For the context of the following comments and to reply, please click on the DATE/TIME above them.
[Responding to John Lombard who was responding to ctss.]
Just how well do we understand gravity?
Giving up the conception that heavy objects fall faster than lighter objects when presented with evidence to the contrary, is reasonable.
But that is all. It is an adjustment in one’s understanding of the nature of gravity.
This is just a new conception. We will always be adjusting that conception.
Gravity itself is an aspect of nature. Adjusting our understanding of gravity adjusts our understanding of the nature of nature.
This process also applies to the phenomena generically referred to as God. i.e. The origin and ongoing sustainment of nature along with the subjective relationship to it.
“Either there is a god, or there is not. It is impossible for BOTH claims to be true.”
is just like believing heavy objects fall faster.
brmckay responding to mason – “I too am grateful for my guitar and it’s potential to reveal new vistas. (is this faith?)”
Kevin Osborne – “I have a Guild D-35 I bought 44 years ago. Guitar is muscle memory to Glen Campbell. creation for Pat Metheny, and why I’m still alive for Keith Richards. Faith is knowing there is more, my experience.”
Yes! And without it, why practice?
Tom Swayer responding to BeaverTales – “I dont believe he [Mark Twain] was an Atheist but he certainly had troubles reconciling with the idea of a God when he more then most of us could see how evil the world can be. In the end I think Twain was an agnostic. However, slightly leaning towards Theism.”
Tom Rapsas the moderator responding to Tom Swayer – “Yes, that is a fair call. I’ve come to believe that the truth about Twain’s faith exists in the hazy middle ground; he is neither atheist or true believer. Thanks. ~Tom”
Too honest to declare God dead.
UserBaines – “Only very few atheists discount altogether the possibility that some entirely unknowable prime mover exists, or even if they do, this is not the important substantive component of their underlying philosophy with regard to religion.”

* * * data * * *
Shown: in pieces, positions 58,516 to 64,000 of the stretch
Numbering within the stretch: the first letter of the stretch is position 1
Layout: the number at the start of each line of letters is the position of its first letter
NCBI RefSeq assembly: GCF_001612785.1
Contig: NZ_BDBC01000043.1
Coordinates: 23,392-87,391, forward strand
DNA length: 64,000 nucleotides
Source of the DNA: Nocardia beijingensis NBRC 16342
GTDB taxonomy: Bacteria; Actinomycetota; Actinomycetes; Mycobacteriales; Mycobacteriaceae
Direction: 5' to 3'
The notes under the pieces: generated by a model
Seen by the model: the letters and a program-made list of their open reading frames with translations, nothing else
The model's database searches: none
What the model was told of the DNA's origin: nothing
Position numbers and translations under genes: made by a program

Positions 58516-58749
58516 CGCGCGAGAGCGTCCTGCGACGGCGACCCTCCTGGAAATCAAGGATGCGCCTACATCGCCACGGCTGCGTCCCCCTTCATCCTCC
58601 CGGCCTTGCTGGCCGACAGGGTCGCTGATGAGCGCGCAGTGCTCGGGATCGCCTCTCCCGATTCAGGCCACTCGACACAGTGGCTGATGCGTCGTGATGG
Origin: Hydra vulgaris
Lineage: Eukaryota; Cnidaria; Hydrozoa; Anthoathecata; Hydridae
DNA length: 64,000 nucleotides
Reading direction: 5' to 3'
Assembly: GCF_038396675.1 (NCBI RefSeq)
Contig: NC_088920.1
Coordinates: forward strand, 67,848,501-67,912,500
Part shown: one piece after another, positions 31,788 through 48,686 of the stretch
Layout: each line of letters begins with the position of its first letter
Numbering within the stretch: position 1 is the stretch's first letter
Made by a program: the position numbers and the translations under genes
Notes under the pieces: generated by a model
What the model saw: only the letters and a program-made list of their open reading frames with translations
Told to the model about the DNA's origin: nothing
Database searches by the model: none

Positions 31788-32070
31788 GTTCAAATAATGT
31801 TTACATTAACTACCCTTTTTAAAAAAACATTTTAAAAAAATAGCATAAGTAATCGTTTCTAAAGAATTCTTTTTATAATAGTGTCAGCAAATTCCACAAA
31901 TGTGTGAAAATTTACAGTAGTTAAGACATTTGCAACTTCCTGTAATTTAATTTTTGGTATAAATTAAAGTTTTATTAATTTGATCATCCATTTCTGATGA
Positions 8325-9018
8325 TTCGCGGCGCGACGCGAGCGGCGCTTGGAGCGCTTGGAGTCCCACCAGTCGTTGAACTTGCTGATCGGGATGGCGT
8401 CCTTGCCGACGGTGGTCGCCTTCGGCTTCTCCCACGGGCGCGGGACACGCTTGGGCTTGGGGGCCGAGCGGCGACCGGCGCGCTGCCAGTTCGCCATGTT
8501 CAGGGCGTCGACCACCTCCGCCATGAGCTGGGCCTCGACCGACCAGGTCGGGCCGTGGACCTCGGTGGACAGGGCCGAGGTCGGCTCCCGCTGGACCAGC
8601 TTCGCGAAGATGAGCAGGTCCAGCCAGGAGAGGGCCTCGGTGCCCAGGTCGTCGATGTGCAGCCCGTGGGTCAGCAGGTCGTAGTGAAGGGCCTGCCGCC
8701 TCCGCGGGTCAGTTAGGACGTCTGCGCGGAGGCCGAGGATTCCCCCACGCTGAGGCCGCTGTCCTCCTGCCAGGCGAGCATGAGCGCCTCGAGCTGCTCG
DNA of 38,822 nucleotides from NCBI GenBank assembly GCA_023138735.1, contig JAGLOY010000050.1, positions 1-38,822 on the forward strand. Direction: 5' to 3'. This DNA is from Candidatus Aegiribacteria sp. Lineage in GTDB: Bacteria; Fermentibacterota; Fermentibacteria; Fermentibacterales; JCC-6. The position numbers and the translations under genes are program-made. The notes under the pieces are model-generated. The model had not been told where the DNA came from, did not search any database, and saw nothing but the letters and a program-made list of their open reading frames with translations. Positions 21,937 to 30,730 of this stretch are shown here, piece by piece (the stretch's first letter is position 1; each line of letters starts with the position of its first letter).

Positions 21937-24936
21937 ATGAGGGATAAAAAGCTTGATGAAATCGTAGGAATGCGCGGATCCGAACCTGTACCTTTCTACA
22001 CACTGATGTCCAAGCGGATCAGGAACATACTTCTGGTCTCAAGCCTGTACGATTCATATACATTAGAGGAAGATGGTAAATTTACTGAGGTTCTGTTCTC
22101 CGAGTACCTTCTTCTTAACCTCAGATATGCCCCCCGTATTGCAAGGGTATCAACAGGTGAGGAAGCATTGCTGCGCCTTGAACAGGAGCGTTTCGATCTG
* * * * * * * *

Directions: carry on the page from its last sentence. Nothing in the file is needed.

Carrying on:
Then there needs to be a finer grain of distinction to describe the type of individuals who fall outside your interpretation of atheism.
I’ve been engaging with them for several years and there seems to to be plenty to go around. They are recognizable by their rabid insistence that the fingers of religion are the moon of God.
Any attempt to provide the rudiment of insight required for stepping out of THAT maze, is greeted with cries of WOO!
[Responding to UserBaines’s response to the above.]
I’ll have to start with the disclaimer that the Mark Twain I have read, has been for amusement, and not with an ear for these issues. Based on what I’ve been reading on this blog, I am now looking for a copy of “The Mysterious Stranger”.
I liked your refreshingly clear understanding of your own position. And only have a couple of points to bring up. You have possibly already considered them, but I’ll put it out there just in case.
“Is scripture divine revelation or is it human creation?”
My take is that the human hand will always be in evidence, but this does not in anyway remove the hand of the divine.
This statement is based on my understanding of the ultimate nature of God as All. Not removed from creation.
We human beings have a certain (and evolving) potential to reflect upon, and to express that nature.
God being All, the relationship is ultimately seamless. Though we are prone to an atomized field of perception, it is not a true limit of our potential, or an indication of our fundamental nature.
“Holding religion to the same standard that I hold any other series of beliefs or claims, I have to conclude that religion itself was made by man, whether an unknowable god (the only sort that, strictly speaking can exist) exists or does not.”
As there have been geniuses in all fields of interest, there have been geniuses in this area as well. Their legacy deserves our attention.
As for God being unknowable, that would only apply from an isolated and atomized identification with the body and it’s mind. Which, is not a true limitation.
Without an interest in understanding God, not much of real and lasting value will be “understood”.
Otherwise, ambivalence, antipathy, or even “scepticism and parsimony” set the stage. Such unintegrated understanding being but a flimsy, and transitory thing.